Saturday, January 9, 2010

Impressions of India

It's a bit overwhelming at first. It's true what they say, that nothing can really prepare you for India. Everything hits you all at once the moment you step into it. The sights, the smells, the sounds. All indistinguishable in one great blur as you stumble about wondering what in the world you've gotten yourself into. The first thing that stood out to me was the chaos of trying to get transportation to the place you want to go at a price you're willing to pay. Usually I'm arguing with at least five or six bus, taxi or rickshaw drivers all at the same time.
Gradually, as the initial shock wears off, you are able to begin noticing individual details. The burning in your lungs from a mixture of smog, incense and marijuana. As you walk down the street the pleasant smells of spices and fresh fruits wafting from the innumerable roadside stands mix freely with the pungent aroma of raw sewage running through the gutters.
You get used to the constant honking of horns. The streets are every bit as crowded as you've imagined. From large buses to little cycle-rickshaws and everything in between. India has it all. They drive on the left side of the road officially, but that seems to be a fairly general guideline. Right of way goes to the person that wants it the most. This makes busy intersections quite exciting. I've spotted a few traffic lights here and there but never any that work. They have sometimes been replaced by traffic police but their power is limited to how impatient people are to get to their destination. Somehow it always seems to work and, despite all the honking, no one ever really seems to get too angry. It's a giant, chaotic, deadly, colourful dance. Then there's the holy cows of course, who are the wild card players. You never can be too sure what they're going to do next but they're unavoidable in India and if you can go twenty steps without running into one you've probably stepped in twenty cowpies to get there. I've only been run into once so far (by a cow, that is) but our local cow, Bessy, that always hangs out near our hostel has taken a personal dislike to Kaison and takes a swipe at him every time we go past. It's quite hilarious.
Then there's the people. There are a lot of them. About a billion I think. That's a lot. We can't really hide the fact that we're westerners so the offers for drugs, boat rides and silk shops are pretty much incessant. All of our conversations are interspersed with regular outbursts of "No boat! No rickshaw! No hashish! No helicopter! No money!"
The kids here are delightful, even though they start begging or selling as soon as they're able to walk. They generally speak good English and we've had lots of interesting conversations with them. It's encouraging to see the simple joy and innocence on their faces, in contrast to the despair and hopelessness that is evident everywhere else. The little boys have an appreciation for good facial hair and they often tug on my beard (yes, it's long enough to tug on now) and call me "baba".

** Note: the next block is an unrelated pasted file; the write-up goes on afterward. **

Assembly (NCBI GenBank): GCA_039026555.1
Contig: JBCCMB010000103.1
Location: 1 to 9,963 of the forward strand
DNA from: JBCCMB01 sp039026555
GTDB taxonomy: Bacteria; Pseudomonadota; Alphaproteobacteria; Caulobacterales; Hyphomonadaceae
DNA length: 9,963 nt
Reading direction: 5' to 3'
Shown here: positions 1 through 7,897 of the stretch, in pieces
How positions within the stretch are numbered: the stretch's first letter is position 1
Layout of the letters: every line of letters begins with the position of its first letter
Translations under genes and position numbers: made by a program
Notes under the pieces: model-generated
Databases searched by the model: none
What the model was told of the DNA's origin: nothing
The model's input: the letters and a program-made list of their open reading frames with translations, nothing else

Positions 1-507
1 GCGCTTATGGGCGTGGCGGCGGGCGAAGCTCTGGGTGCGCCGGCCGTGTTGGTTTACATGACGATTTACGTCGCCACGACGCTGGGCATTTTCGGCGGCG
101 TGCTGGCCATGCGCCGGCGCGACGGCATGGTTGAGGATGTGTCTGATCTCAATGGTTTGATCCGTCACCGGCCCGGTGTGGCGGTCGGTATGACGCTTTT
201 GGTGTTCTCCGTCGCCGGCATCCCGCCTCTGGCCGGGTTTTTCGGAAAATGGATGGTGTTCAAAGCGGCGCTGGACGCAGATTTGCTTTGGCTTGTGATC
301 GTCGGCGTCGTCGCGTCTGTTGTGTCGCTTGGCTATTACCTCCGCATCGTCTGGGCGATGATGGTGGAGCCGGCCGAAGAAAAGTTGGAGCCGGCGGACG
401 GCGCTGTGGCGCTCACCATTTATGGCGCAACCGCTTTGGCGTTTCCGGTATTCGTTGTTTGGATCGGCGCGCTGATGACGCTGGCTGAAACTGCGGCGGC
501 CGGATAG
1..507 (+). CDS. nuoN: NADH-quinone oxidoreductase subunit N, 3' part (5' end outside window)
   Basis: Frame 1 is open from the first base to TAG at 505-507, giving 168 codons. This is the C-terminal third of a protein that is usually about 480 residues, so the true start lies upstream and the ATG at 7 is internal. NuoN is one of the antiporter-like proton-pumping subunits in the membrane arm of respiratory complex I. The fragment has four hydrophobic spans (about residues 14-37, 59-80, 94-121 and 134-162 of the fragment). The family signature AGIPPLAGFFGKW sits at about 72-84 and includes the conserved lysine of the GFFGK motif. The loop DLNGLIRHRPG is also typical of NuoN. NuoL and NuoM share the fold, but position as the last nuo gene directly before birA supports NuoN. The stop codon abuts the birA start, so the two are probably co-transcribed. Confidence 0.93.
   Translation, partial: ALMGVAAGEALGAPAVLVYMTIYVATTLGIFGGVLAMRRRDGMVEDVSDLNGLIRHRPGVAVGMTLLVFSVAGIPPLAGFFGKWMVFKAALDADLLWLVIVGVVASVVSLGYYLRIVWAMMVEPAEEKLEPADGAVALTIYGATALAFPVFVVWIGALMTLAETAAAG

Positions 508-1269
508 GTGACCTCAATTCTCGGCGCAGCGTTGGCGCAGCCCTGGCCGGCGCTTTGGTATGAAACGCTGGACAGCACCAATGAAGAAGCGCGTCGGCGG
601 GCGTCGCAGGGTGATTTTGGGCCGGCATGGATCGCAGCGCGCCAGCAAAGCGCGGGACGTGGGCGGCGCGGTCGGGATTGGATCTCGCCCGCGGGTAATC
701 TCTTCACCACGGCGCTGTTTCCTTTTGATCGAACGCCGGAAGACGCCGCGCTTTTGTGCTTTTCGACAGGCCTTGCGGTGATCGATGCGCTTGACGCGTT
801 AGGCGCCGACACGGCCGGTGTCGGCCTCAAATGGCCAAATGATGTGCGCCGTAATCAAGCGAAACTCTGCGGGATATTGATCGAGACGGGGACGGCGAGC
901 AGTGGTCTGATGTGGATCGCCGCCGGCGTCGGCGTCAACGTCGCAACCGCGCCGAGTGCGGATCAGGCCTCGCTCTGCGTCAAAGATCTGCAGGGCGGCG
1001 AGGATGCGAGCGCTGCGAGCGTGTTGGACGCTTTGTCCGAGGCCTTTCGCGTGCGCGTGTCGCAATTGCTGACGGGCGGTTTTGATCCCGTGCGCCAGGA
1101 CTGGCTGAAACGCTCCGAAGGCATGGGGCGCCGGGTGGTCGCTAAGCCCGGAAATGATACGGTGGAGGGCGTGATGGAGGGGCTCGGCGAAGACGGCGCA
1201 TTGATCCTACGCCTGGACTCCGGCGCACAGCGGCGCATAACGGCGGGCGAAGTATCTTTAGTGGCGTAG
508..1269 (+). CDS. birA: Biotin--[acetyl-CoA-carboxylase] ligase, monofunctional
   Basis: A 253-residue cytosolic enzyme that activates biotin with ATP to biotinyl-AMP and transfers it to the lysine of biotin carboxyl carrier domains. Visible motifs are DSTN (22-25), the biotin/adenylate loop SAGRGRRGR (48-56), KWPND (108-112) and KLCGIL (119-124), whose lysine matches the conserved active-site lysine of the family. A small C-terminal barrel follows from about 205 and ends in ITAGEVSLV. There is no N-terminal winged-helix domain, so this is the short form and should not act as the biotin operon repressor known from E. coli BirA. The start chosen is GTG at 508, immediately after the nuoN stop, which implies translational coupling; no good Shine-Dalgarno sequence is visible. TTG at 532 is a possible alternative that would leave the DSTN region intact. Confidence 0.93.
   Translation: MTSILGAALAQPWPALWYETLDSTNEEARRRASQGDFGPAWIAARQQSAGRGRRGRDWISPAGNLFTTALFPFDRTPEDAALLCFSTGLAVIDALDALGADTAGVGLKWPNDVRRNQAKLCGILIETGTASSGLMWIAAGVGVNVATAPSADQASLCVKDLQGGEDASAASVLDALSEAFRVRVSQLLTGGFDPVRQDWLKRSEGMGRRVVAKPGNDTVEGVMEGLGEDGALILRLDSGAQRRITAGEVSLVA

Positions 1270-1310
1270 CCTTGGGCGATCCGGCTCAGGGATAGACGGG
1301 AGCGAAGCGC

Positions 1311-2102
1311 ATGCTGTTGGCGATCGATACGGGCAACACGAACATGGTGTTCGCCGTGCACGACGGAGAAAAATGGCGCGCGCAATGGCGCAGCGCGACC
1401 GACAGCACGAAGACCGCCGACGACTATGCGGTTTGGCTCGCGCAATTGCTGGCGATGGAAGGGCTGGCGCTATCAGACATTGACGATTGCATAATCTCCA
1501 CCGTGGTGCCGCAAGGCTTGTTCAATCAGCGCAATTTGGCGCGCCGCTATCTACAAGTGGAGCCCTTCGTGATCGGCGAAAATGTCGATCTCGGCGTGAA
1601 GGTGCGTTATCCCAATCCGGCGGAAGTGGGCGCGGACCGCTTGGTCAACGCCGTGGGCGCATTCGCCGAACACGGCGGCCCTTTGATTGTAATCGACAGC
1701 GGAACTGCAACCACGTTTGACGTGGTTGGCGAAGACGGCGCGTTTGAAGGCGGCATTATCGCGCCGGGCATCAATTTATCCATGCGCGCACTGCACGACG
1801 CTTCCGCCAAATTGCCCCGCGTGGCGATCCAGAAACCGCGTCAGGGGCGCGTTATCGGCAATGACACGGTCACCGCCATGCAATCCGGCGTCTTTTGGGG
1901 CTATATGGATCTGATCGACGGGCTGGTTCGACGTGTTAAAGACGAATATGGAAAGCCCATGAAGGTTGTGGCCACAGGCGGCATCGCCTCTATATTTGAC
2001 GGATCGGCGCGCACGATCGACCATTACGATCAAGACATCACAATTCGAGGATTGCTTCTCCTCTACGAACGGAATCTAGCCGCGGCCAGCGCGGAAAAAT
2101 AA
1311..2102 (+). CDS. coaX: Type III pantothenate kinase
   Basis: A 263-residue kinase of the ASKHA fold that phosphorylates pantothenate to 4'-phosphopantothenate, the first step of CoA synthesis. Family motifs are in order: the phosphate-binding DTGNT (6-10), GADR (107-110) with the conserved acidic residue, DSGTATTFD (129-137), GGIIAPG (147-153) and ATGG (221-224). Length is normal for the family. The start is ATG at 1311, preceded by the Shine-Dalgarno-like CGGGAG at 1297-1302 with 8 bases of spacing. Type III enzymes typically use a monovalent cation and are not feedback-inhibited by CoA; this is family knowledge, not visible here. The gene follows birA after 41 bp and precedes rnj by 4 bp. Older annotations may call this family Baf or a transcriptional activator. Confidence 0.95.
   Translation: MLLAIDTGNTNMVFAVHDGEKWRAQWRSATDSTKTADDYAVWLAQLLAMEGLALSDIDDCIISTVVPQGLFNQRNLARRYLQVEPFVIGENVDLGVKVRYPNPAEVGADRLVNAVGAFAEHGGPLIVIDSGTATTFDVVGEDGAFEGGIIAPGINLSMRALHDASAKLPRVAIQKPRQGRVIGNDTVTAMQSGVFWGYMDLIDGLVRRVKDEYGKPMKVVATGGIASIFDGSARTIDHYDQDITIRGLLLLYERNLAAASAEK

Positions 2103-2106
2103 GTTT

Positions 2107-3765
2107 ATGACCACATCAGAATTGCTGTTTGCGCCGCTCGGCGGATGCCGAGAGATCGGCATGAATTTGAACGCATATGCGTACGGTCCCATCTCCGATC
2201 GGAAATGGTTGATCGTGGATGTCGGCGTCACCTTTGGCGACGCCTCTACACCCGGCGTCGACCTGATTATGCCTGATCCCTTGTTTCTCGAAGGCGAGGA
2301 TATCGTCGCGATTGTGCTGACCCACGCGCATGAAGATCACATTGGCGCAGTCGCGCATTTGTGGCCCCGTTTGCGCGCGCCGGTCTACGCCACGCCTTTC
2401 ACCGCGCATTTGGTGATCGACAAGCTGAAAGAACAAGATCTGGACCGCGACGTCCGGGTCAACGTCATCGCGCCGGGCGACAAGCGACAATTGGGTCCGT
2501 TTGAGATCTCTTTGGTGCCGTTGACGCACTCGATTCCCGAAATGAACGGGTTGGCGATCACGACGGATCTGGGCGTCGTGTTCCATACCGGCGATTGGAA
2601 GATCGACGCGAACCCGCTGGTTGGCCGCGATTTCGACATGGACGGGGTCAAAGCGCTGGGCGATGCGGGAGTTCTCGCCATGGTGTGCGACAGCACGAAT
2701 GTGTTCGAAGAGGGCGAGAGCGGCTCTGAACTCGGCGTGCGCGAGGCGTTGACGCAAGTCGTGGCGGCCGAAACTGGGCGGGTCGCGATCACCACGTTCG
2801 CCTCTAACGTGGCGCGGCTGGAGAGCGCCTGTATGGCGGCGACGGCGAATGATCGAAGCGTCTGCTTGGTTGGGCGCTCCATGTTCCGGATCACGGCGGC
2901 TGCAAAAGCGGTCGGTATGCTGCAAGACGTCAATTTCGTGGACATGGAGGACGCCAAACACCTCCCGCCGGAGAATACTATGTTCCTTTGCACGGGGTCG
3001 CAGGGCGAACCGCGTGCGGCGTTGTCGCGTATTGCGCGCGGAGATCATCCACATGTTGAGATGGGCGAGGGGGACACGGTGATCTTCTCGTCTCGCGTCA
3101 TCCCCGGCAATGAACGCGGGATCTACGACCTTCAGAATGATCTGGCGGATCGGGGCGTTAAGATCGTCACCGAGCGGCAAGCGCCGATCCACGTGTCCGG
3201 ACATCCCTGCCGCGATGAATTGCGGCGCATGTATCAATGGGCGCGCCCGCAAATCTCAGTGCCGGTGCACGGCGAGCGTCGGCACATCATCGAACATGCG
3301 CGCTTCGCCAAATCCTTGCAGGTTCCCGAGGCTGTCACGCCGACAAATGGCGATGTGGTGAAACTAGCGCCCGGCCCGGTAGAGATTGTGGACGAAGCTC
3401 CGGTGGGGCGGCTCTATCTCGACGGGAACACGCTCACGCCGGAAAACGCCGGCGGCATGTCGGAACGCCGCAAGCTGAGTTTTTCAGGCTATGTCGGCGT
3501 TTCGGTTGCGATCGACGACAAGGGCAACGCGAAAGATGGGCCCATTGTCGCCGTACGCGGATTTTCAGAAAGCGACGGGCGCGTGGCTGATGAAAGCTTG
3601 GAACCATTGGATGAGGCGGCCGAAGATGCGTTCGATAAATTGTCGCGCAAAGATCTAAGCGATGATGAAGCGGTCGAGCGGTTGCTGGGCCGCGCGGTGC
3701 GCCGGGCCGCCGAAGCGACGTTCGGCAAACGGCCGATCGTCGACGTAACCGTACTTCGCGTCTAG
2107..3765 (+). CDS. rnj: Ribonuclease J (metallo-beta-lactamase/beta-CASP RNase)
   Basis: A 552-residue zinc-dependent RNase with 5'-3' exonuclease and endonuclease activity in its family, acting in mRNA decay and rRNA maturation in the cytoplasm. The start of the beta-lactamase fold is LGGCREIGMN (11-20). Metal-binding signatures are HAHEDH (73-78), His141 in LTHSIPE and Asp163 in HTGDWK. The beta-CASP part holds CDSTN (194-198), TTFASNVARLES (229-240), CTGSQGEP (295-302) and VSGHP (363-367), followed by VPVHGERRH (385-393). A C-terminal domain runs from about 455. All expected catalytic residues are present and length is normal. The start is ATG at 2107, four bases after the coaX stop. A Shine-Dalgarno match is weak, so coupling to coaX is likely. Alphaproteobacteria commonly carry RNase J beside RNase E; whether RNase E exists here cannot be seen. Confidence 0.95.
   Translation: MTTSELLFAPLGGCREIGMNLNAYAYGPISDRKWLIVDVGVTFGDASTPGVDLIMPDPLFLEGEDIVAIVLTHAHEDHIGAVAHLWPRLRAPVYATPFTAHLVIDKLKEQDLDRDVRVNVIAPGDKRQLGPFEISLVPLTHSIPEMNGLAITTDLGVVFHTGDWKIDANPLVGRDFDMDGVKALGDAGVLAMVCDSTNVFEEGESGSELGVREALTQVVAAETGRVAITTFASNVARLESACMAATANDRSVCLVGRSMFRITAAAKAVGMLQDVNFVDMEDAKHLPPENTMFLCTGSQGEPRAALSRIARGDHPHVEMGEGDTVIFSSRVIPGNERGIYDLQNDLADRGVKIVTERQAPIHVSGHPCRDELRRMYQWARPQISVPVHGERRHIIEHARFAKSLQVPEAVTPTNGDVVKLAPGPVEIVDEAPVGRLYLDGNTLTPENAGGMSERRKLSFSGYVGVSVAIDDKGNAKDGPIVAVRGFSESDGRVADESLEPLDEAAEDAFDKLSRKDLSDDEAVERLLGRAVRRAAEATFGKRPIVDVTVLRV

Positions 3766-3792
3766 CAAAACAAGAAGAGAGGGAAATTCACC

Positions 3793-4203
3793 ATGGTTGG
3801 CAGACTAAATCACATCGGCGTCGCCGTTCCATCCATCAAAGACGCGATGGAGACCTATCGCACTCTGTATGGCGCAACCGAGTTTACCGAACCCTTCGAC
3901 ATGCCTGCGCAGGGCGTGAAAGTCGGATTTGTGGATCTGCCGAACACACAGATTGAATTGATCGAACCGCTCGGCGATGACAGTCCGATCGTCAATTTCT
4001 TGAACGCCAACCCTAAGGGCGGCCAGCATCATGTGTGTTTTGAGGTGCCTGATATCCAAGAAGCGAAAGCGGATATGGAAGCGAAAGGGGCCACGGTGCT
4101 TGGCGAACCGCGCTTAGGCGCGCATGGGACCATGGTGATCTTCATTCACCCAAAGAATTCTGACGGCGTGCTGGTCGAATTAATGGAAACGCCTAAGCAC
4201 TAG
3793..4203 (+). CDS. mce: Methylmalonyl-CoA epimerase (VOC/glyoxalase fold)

The sky is always full of kites and the kids are real experts at handling them. It seems to be a national pastime. With cricket being another one, there's usually a game or two going on in any open area.
Hindus come to Varanasi for the holy river, and to die here if possible. There are several burning ghats where bodies are burned and the ashes put in the river. I won't go into all the details except to say that it is quite a dark place and the people are full of despair. While standing about two meters from a burning corpse I had a lengthy conversation with a man who works in the "hospice" there. His job is to take care of people who have come there waiting to die. By "conversation" I mean that I mostly prayed to God for words to say as he gave me a monotone description of all the rituals that must be performed for each body. I have never seen such emptiness and despair contained in one man's eyes. Looking into them was like looking into the pit of hell. I tried challenging him with a few questions about what he believed but he dodged them swiftly and carried on with his monolouge. I tried changing tack and told him a little bit about the hope and peace that I have in Jesus Christ but that went nowhere fast and the conversation ended with me walking away with him yelling after me and calling down curses from the gods.
There is so much bondage here. The air is thick with it. We've been starting every morning with 7:00 am prayer walks to bathe the city in prayer and true worship. We continue to take up the full armour of God each day and He has kept us within His blessing and protection each step of the way. To be honest, I was actually expecting a lot more spiritual opposition. But hey, it's early days yet.
Perhaps my greatest surprise is how easily I've become at ease here. I was thinking about how strangely at home I felt yesterday as I was sitting by myself in a little roadside cafe, enjoying a small pot of coffee, reading about Sadhu Nitenyana and his search for the Eternal Guru and exchanging travel stories with the Dutch couple sitting nearby. It is such a blessing to take the presence of God with us wherever we go. To be at peace in all circumstances. To know joy in suffering. To have hope for the future. To take each step in faith and to approach life from a place of true rest. God is good. I love Him more each day. If nothing else, India has shown me what depths of mercy and grace I truly have in Christ.
That is enough. That is more than enough.